23rd May 2019

Spain test drives new model of EU leadership

Spain takes over the rotating presidency on 1 January, but it will be a six-month tenure with a twist, as Madrid is the first to grapple with the complexities of the EU's new legal framework.

The Lisbon Treaty entered into force one month ago, ushering in a new layer of governance in the European Union - a permanent president of the European Council - but keeping the old system of rotating presidencies, only with a less prominent status.

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It will be up to Spain's prime minister, Jose Luis Rodriguez Zapatero, to see how this plays out in everyday practice so that he and Herman Van Rompuy, the newly appointed EU president, are neither publicly nor internally stepping on each others' toes.

Under the new system, Mr Zapatero and his government will be responsible for the day-to-day running of the bloc, including chairing nearly all of the monthly ministerial meetings in Brussels. Mr Van Rompuy's job will be to represent the EU externally at summits and to give political impetus to the regular meetings of EU leaders.

The treaty leaves plenty of scope for potential turf wars: Spain has said that it would like to host the EU-US and Latin America summits, in a move that will propel Mr Zapatero into the global spotlight alongside Mr Rompuy. The possibility of having Barack Obama on Spanish soil for a summit is already sparking protocol speculation, such as who will be the first to shake the US leader's hand.

However, Spain has also been careful to make overtures in the run up to the New Year when it starts the presidency and Mr Van Rompuy formally takes up his duties.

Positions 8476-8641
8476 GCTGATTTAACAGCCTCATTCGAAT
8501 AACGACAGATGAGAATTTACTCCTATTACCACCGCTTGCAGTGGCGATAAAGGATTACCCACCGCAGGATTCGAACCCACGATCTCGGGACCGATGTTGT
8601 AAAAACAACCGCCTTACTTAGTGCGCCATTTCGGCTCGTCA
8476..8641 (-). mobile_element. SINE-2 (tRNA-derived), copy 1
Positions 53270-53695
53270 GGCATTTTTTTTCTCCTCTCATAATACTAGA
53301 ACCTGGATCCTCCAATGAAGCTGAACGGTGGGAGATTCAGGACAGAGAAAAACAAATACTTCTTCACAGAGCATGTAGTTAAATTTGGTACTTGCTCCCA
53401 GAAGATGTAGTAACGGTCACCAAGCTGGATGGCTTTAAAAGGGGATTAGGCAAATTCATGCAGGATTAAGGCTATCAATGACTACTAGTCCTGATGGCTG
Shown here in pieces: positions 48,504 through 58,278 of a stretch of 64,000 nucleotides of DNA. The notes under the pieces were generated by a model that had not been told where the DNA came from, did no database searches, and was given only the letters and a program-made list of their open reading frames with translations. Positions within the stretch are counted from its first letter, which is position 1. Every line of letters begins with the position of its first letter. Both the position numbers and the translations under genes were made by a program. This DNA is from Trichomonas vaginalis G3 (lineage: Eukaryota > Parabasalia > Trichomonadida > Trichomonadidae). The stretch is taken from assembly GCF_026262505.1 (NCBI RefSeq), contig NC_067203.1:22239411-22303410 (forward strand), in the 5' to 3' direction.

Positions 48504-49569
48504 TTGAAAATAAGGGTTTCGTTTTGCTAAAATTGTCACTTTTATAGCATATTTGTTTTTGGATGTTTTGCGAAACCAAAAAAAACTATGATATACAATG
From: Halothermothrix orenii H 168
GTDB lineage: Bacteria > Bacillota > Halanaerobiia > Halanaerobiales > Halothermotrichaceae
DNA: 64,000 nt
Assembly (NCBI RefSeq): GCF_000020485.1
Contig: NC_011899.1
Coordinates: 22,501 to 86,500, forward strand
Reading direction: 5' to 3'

"You will have the rotating presidency at your disposal ... so that you can properly carry out the function of leadership, the political management of the European Council," said Mr Zapatero earlier in December.

"My first objective during the six months is that there is institutional consolidation" and "clear visibility for the highest function that the Lisbon Treaty gives to the president of the European Council," he added.

Economic crisis

Practically, Madrid's overarching challenge will be dealing with the economic crisis. The European Commission will next year present a proposal for a 10 year strategy to bring the bloc to 2020, which it hopes to have a preliminary agreement on by a March meeting of EU leaders.

Spain will have to do much of the behind-the-scenes legwork in working on the proposal with member states and MEPs.

Madrid also wants to have financial supervision laws approved during its presidency, running to 30 June.

Member states in December agreed to set up three pan-European watchdogs to supervise banks, insurers and trading exchanges. Another agency is to look out for wider risks to the economy. The broad agreement will now have to be turned into workable EU legislation

Another task will be how to take forward the vague and not very ambitious international agreement on climate change from the Copenhagen meeting in mid-December. The first step will be taken by the European Commission which will issue an analysis of the outcome for a ministerial meeting on 15-17 January.

As with most presidencies, the Spanish are bringing their own particular issues to the EU negotiating table – in Madrid's case tackling gender violence.

Diego Lopez Garrido, Spain's Europe minister, said the country wants an EU law to protect against gender violence and wants a "non-discrimination directive" approved under its watch as well.

Spain's presidency will also be affected by the fact that the European Commission will be mostly out of action for at least part of January as it waits for the new commissioners to be approved by the European Parliament. In addition, the parliament itself, newly elected since June, has yet to really cut its legislative teeth.

And while there will be interest to see how much of the its ambitious agenda it can actually implement during its six months at the tiller, Madrid's enduring legacy is set to be the template it writes for how future rotating presidencies should function under the Lisbon Treaty.

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